Precursors also exist in non-African/African-American traditions, especially in vaudeville and musical theater. One such tradition is the patter song exemplified by Gilbert and Sullivan but that has origins in earlier Italian opera. “Rock Island” from Meridith Wilson’s “The Music Man” is wholly spoken by an ensemble of travelling salesmen, as are most of the numbers for British actor Rex Harrison in the 1964 Lerner and Loewe musical My Fair Lady. Glenn Miller’s “The Lady’s in Love With You” and “The Little Man Who Wasn’t There” (both 1939), each contain distinctly rap-like sequences set to a driving beat. In musical theater, the term “vamp” is identical to its meaning in Jazz, gospel, and funk, and it fulfills the same function. Semi-spoken music has long been especially popular in British entertainment, and such examples as David Croft’s theme to the 1970s’ sitcom Are You Being Served?, the 1979 song Mickey as performed by Toni Basil in 1982, and the 1984 title song, “One Night in Bangkok” for the musical Chess have elements indistinguishable from modern rap. In the realm of classical music, semi-spoken music was popular stylized by composer Arnold Schoenberg as Sprechstimme, and famously used in Ernst Toch’s 1924 Geographical Fugue for spoken chorus and the final scene in Darius Milhaud’s 1915 ballet Les Choéphores. Although these probably did not have a direct influence on rap’s development in the African American cultural sphere, they paved the way for acceptance of spoken word music in the media market.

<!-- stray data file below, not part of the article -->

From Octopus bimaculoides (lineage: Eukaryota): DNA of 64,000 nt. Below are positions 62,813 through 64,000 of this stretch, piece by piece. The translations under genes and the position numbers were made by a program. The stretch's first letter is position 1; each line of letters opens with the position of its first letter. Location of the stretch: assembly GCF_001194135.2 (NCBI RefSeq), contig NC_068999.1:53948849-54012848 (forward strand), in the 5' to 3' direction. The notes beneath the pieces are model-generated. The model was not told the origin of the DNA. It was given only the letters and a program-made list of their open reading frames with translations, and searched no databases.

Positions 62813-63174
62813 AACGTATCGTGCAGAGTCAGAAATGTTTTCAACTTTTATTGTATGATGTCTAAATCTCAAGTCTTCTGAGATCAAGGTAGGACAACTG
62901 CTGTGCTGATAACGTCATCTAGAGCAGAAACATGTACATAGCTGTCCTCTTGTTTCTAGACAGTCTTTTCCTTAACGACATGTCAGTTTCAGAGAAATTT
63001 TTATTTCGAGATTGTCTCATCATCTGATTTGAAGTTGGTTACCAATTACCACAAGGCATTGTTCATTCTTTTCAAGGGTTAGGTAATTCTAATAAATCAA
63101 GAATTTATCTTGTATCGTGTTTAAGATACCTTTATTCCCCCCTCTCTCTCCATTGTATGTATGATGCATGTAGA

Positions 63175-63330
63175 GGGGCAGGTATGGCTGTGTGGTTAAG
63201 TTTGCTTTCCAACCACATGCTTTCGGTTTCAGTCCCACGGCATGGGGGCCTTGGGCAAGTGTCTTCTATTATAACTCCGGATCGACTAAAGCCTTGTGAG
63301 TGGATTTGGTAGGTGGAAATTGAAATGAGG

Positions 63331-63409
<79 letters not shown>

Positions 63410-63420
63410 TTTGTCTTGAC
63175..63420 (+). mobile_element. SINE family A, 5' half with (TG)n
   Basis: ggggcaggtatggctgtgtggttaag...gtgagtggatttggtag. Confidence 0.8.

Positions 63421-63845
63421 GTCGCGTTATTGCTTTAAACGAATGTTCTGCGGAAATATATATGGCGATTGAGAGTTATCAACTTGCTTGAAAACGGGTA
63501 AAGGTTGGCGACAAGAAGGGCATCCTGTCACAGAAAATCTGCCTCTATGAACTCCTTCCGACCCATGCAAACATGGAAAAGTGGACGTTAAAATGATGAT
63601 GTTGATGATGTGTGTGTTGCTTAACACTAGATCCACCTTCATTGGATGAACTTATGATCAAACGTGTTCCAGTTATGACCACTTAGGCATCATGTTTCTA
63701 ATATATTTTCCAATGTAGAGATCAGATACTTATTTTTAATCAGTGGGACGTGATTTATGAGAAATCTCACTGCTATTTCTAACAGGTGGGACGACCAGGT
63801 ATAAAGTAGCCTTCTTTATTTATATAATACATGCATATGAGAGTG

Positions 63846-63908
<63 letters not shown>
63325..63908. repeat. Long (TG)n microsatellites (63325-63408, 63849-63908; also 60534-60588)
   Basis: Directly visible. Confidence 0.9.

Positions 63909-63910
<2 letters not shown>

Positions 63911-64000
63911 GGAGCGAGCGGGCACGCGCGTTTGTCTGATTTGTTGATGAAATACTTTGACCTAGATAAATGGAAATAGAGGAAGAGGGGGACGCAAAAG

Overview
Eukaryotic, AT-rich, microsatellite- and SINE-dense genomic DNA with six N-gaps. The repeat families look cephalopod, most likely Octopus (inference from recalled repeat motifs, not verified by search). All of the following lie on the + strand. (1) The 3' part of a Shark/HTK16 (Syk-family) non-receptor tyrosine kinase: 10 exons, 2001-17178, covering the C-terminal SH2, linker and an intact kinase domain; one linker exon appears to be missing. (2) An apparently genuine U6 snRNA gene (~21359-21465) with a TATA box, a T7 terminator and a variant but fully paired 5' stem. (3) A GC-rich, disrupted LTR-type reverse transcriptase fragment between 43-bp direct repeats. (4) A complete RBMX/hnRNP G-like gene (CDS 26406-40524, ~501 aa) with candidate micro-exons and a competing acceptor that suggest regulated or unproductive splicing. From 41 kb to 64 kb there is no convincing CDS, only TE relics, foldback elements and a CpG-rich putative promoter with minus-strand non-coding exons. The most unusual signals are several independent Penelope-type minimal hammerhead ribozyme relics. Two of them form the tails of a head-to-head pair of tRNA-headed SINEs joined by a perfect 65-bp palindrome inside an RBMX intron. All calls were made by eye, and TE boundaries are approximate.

More directly related to the African American community were items like schoolyard chants and taunts, clapping games,[19] jump-rope rhymes, some with unwritten folk histories going back hundreds of years across many nationalities. Sometimes these items contain racially offensive lyrics. A related area that is not strictly folklore is rhythmical cheering and cheerleading for military and sports.